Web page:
You have done so well. The whole family is really proud of you, Grandma Betty included. I never knew about this sight before but Uncle Liam mentioned it on a group text so here I am. Not only did you get through it yourself; but you are now inspiring others to make decisions based on themselves not the entirely irrelevant opinions of others. Carry on the good work, the world needs people like you, the people who go through hard times and then utilise that experience to give others the help they wouldn’t receive. For so many people you are now a light in dark times, and a bright one at that.

    Katie Xx

    Liked by 1 person

    1. Hi Katie
      Thanks so much for reading & I’m very glad that you liked it. I’m trying hard to let people know that positive stuff can come out of a negative or difficult situation. Keep reading – there’ll be more posts coming. Some more flowery ones too! xx


  8. Stumbled across your blog while off recovering from bilateral mastectomy surgery. Amazing how few resources, blogs, stories, pictures there are for women who choose not to reconstruct. I’m still in limbo with regard to reconstruction. Your story is inspiring. Thank you so much for sharing!

    Liked by 1 person

    1. Hi Lucy
      I’m really glad that the blog resonated with you. It’s partly the reason that I decided to go public with my story – it was so difficult to find photos and resources as you say. I hope your recovery goes well and you come to the right decision for you re reconstruction.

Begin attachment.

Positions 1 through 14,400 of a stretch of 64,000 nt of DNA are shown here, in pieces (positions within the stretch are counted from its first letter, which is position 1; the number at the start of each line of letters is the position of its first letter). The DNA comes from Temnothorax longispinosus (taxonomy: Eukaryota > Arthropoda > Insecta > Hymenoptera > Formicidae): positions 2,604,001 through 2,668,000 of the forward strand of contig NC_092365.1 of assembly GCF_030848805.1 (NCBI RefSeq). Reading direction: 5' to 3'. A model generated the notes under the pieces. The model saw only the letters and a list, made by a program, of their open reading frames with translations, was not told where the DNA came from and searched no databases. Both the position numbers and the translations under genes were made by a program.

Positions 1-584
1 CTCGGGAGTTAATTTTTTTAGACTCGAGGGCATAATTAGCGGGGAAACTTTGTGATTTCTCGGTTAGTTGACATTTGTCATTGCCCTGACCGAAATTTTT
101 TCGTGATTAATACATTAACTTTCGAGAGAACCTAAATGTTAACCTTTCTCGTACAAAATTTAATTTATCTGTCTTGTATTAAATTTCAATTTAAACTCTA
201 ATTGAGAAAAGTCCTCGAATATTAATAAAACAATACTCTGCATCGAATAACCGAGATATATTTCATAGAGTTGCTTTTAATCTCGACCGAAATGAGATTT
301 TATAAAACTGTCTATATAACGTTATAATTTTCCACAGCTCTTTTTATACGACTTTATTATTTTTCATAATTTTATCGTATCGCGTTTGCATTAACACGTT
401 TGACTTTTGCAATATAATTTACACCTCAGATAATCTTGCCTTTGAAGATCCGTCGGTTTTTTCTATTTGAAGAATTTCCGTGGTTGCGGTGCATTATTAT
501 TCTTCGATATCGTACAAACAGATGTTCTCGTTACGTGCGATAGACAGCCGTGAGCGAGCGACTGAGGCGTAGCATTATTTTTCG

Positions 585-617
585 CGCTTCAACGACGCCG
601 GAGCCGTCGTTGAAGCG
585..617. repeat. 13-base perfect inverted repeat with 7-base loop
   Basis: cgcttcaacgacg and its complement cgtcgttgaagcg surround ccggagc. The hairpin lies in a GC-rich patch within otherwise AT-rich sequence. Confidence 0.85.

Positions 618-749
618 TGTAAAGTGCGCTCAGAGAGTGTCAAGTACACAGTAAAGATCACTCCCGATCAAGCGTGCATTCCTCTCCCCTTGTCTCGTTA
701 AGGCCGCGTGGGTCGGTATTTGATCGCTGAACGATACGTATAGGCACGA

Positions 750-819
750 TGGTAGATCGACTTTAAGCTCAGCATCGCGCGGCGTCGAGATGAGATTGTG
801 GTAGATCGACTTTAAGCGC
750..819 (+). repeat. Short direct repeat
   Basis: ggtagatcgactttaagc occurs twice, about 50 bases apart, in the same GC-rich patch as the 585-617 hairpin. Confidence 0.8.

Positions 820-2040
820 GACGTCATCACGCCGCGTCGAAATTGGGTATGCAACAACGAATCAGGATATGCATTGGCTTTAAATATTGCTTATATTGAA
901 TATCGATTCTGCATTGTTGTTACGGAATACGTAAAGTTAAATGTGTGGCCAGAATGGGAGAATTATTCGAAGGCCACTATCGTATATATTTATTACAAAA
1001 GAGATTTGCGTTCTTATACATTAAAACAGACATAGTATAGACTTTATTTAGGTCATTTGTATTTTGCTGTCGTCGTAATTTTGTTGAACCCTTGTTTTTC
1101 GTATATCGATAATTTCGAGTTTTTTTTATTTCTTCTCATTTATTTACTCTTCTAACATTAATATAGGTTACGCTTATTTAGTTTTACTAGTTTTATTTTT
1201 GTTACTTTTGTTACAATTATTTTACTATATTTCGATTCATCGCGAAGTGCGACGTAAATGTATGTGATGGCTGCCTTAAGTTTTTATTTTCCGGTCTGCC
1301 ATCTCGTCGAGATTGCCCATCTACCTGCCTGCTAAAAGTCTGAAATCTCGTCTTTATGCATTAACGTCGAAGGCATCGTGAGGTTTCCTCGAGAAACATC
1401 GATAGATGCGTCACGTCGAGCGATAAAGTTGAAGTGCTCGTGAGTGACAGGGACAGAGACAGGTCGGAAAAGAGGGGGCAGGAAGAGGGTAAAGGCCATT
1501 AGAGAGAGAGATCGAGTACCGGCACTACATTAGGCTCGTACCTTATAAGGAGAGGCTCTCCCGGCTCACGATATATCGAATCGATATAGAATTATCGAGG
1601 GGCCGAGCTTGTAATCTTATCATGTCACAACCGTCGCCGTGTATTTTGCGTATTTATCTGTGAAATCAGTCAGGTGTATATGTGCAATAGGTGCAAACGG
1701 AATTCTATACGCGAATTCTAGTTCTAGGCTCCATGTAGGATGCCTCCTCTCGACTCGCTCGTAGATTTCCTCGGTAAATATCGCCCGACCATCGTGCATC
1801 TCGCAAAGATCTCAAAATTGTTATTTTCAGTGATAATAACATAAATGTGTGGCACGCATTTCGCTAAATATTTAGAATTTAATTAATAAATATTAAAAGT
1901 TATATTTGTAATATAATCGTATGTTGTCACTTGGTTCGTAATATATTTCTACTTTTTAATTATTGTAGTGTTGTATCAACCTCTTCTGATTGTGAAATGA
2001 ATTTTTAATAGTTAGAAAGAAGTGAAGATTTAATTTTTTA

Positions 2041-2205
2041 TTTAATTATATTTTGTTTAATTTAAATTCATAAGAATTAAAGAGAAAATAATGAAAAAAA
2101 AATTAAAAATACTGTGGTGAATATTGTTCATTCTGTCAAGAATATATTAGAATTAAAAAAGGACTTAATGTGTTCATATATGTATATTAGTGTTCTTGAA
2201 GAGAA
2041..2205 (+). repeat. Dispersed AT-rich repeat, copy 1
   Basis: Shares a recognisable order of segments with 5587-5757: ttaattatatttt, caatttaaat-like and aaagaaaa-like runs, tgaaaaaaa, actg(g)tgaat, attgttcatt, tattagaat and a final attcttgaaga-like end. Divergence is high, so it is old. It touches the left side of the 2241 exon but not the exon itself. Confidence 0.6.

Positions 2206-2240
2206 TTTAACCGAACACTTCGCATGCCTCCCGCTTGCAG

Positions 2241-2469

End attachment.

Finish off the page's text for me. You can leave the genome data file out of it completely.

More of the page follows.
1. I hope you don’t mind me asking, but how did you find my blog? It’s quite new so I’m trying to find out how people got to it? Thanks, Juliet


  9. Thank you for speaking out. I did the lumpectomy, chemo, radio, Herceptin, tamoxifen(ongoing), oophorectomy and I’m a Brca2 mutation carrier. I’m also supposed to go the long surgery and the reconstruction but there is something in the back of my head still saying ‘really/why’. I’m just a little bigger than you were:): I don’t know what I will do in the end. I do know that your post and others like it are incredibly valuable to me. Thank you.

    Liked by 1 person

    1. Thank you for such a wonderful comment. I hope you come to the right decision for you and that your recovery continues well & smoothly. I started this blog to try & get across the issue of patient choice and it’s very rewarding for me to receive these types of messages so thank you very much.

      Liked by 1 person

  10. I found your blog via flat friends on fb. What you said really resonated with me. Today I was told I have BRCA 1 so a double mastectomy is my next move. I was diagnosed with breast cancer in Dec and have already had a lumpectomy and 6 out of 8 chemo sessions. I have always said I wouldn’t have reconstruction surgery. But now its a definite people are on at me to reconsider!! I think removing the breasts and not putting anything back will make it easier to detect a reacurrence does that make sense? I have no problem wearing a prosthesis. I just want the simpliest operation that has me out and recovered asap. I have 2 daughters 11 & 4 who need me at home. Sorry for the long post x

    Liked by 1 person

    1. Hi Lisa, Im sorry to hear about the BRCA1 situation. I think you should go with your gut feeling and try not to be swayed by what other people think. They’re not going through what you are. Flat Friends is a great support group & you can ask anything on there or just vent if you need to. Good luck with whatever you decide x


  11. Very interesting story, I have just had a left mastectomy due to DCIS , I declined reconstruction and I’m planning to have the right healthy breast removed too ,
    I’d much rather be completely flat than lobsided

    Liked by 1 person

    1. Hi Mitty, thanks for reading & I’m glad you found it interesting. Good luck with getting the other breast removed – I’m so much happier flat than lopsided!


      1. Yes that’s my plan, I just need to convince my surgeon that’s it the right decision for me , I’d be quite happy flat chested with some pretty padded sports bras x